The social housing sector has long been committed to investing in initiatives to strengthen communities and to aid individuals, through a belief in the positive social impact created by these activities. Until now, there has been little genuine evidence of the value generated by these activities, in a form that Housing Associations can use to enable them to balance competing demands for investment.

This handbook is derived from research that is conceptually innovative yet sufficiently rigorous for HM Treasury to include in the Green Book, a model providing the first step towards developing a common language for measuring our social impact.


The Health Impacts of Housing Associations’ Community Investment Activities:  Measuring the indirect impact of improved health on wellbeing

Published May 2015

A driving principle for housing associations is providing housing and support services for households on the lowest incomes and living in the poorest areas.

The method described in this report extends and builds on HACT’s existing wellbeing valuation approach, a methodology which is increasingly influential in the housing sector. Having previously placed a value on the wellbeing generated by the outcomes in the Social Value Bank, this report develops this further to consider the important area of impacts on health.


The Wellbeing Value of Tackling Homelessness: Identifying the impact on life satisfaction using the Journeys Home dataset

Published September 2015

Previous research has focused on the cost to public services of homelessness, but this doesn’t show the full picture.  Only through exploring the cost to individuals, can the wider value of the housing and support services be recognised.

This research breaks new ground in exploring key issues around homelessness using rigorous statistical methods to place monetary values on the impact of tackling homelessness. A new large longitudinal dataset was used, enabling us to assess the impact of moving between different housing statuses on life satisfaction and the effect of accessing support services on housing status.


Social Value & Procurement: A toolkit for housing providers and contractors

Published July 2016

Housing providers are expected to deliver more than ever before, but with less resource. Many are now turning to the supply chain to generate social value, but both housing providers and contractors have some key questions:

  • How can we effectively and efficiently drive social value through the supply chain?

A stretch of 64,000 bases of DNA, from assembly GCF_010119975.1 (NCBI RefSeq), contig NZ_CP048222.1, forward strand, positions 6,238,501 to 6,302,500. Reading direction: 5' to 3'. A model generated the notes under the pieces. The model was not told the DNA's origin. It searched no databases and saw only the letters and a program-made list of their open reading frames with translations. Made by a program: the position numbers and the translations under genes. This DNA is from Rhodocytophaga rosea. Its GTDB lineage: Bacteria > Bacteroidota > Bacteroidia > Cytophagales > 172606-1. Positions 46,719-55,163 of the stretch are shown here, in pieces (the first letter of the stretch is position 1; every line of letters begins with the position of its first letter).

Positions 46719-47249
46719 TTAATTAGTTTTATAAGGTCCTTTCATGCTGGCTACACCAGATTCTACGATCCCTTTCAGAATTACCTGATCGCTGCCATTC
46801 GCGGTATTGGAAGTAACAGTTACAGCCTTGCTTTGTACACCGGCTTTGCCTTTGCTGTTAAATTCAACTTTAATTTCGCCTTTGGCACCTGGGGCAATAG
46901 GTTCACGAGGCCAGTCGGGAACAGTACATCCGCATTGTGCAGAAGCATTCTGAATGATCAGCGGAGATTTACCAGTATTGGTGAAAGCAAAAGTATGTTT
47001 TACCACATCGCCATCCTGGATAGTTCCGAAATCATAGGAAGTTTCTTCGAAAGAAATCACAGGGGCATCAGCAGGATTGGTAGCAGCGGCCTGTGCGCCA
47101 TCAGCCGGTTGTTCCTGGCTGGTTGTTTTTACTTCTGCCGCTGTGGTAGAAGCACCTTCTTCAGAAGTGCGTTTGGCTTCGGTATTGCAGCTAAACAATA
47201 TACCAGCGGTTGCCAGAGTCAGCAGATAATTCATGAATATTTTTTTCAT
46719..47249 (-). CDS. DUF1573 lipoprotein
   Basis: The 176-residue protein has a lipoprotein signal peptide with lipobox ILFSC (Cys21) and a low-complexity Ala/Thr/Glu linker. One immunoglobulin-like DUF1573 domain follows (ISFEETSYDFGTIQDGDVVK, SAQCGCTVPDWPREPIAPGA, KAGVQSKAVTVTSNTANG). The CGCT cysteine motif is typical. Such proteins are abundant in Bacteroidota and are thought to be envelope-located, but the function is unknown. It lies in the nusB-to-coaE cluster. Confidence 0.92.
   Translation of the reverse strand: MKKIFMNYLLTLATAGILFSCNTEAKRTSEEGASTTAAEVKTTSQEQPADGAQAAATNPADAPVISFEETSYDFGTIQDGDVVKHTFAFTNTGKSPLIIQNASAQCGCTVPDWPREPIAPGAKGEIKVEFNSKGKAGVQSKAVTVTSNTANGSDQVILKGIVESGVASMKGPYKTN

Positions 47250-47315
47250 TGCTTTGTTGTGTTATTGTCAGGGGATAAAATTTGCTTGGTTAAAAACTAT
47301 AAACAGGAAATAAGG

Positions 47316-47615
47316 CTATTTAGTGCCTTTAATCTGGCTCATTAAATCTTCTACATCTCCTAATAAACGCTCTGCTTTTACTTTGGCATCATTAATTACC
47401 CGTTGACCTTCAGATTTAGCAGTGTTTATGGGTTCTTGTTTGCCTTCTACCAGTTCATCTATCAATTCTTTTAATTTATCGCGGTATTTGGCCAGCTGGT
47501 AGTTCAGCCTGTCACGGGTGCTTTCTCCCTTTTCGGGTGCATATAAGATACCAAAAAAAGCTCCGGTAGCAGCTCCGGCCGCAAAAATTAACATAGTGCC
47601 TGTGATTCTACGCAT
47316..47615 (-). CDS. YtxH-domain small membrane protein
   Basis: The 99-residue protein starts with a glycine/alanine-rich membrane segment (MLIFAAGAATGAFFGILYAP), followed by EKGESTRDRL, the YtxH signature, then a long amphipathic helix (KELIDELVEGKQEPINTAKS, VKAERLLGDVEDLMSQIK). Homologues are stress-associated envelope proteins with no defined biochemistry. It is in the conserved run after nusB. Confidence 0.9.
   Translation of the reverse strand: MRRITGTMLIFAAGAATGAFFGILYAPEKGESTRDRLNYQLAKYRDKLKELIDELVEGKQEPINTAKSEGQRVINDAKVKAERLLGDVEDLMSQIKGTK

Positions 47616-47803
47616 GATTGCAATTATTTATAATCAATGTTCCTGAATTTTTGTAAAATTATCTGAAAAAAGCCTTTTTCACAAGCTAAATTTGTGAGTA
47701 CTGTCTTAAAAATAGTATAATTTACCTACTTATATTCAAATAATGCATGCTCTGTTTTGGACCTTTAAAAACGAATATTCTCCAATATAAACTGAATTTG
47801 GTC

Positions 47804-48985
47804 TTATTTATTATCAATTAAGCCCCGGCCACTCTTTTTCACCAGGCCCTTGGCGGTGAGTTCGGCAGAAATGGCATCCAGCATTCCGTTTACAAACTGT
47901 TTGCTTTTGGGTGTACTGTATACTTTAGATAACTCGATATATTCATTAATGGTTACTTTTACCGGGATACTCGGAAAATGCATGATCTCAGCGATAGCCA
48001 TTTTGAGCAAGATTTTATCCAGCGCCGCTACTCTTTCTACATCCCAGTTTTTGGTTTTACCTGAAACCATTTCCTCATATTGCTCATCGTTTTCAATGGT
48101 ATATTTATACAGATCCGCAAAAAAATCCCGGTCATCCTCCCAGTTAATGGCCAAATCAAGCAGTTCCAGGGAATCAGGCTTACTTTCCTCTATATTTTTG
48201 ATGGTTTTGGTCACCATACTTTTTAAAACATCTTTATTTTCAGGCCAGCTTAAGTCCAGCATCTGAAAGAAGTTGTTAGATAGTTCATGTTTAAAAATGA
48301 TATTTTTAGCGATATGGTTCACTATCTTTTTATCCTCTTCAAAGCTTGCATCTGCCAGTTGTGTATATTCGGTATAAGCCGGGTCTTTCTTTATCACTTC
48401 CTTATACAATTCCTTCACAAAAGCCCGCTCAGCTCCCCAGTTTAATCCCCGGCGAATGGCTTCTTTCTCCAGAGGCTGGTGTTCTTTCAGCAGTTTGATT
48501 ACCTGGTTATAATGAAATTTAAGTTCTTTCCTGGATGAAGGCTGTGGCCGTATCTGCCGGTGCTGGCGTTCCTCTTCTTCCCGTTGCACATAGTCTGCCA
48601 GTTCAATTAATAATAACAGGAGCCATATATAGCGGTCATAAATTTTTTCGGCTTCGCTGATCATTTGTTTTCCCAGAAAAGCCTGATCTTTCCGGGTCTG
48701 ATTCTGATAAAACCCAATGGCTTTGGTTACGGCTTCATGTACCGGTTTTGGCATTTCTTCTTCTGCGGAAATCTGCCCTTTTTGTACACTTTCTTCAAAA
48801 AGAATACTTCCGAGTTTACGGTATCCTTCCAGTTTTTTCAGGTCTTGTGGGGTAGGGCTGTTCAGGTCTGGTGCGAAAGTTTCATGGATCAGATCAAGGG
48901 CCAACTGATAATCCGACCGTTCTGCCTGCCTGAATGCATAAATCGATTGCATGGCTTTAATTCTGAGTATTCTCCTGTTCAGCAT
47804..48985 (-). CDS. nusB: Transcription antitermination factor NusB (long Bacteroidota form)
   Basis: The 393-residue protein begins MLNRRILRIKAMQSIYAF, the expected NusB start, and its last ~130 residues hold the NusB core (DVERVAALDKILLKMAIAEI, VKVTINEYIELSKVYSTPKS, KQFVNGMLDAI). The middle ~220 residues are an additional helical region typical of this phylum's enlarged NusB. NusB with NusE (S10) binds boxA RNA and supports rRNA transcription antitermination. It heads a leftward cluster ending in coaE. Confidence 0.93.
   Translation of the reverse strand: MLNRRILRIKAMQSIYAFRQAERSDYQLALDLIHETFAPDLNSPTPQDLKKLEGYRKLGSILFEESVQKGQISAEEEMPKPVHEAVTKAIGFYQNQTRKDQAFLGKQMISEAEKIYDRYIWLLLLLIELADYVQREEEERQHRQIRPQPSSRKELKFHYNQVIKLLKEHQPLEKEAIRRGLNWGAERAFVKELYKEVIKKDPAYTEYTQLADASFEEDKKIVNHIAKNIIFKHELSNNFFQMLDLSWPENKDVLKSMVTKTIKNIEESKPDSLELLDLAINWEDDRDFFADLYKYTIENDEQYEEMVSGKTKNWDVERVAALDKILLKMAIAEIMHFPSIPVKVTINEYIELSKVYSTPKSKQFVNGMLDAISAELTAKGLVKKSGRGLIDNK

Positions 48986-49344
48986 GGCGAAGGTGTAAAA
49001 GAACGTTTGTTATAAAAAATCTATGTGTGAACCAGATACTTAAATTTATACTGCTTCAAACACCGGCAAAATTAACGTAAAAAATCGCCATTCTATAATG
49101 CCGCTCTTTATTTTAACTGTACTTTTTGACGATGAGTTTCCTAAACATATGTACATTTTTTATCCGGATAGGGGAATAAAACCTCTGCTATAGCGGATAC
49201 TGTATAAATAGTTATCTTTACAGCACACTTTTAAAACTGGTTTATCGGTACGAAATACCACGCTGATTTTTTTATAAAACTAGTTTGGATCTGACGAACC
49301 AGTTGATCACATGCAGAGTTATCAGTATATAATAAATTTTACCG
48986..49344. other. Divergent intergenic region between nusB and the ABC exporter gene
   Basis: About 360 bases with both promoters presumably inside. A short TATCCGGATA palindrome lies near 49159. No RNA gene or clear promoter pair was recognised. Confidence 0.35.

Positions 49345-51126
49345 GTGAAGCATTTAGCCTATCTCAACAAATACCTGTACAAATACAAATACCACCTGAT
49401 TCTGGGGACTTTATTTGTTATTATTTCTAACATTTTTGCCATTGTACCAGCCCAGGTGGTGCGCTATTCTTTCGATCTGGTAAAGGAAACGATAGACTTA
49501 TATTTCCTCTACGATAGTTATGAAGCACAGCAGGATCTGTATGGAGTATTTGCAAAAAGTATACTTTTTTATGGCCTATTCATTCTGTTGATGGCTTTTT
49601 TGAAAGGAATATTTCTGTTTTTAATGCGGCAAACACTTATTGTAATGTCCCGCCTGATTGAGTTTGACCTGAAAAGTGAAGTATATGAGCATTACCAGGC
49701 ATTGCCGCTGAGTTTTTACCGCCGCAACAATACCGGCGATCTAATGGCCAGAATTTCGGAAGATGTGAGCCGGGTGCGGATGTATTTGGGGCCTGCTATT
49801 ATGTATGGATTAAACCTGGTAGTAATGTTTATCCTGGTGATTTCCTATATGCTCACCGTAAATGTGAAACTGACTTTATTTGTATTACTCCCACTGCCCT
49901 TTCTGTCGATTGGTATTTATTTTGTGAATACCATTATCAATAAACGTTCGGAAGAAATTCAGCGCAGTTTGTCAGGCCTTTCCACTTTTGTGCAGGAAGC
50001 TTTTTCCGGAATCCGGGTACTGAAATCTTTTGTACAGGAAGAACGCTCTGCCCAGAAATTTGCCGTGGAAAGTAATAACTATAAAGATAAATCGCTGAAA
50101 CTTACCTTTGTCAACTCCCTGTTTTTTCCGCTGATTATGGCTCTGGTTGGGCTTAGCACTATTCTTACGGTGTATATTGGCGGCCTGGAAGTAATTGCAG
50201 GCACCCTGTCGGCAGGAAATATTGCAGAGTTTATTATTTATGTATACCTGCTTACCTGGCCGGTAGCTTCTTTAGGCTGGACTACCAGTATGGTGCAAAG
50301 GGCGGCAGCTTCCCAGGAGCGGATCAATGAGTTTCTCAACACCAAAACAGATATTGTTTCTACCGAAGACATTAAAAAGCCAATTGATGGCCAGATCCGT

• What do we need to know to be sure we are compliant with regulation and legislation?
  • How should we price social value within contracts?
  • How can we robustly evaluate the social value that is generated through the supply chain, both at tender and at contract management stages?


These publications were supported by:


Brought to you by:

HACT logo with strap HACT is an innovation agency that provides futures-oriented solutions, projects and products for UK housing. HACT delivers thought leadership and drives new ideas for business transformation through our platform of research, impact measurement and data analytics, as well as through our engagement with other sectors and our work on connected technologies. We work alongside housing providers to drive change within their own businesses.

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Simetrica offers social impact analysis and policy evaluation of the highest scientific rigour to governments, international organisations, and the private and not-for-profit sectors on some of the most important and pressing areas of policy. They use innovative and technically robust methodologies in social impact analysis in order to provide results and recommendations based on the best available evidence. 

 The consultancy group at Simetrica is formed of a team of academics and experienced social scientists. They have been the pioneers of some of the most important philosophical and methodological developments in social impact analysis techniques in use today. 


OCSI is built upon open data, working with community and public sector clients to use data to do better and are the team behind the 2015 Indices of Deprivation. Value Insight, the leading web-tool that helps users with social impact measurement, is developed in house. They are a spin-out research consultancy from the Social Disadvantage Research Centre at the University of Oxford and since launching in 2003 they have worked with over 200 organisations. Based in Brighton, their core team combines specialised research skills and an expert tech team to provide tools, analysis and support to organisations working for social good.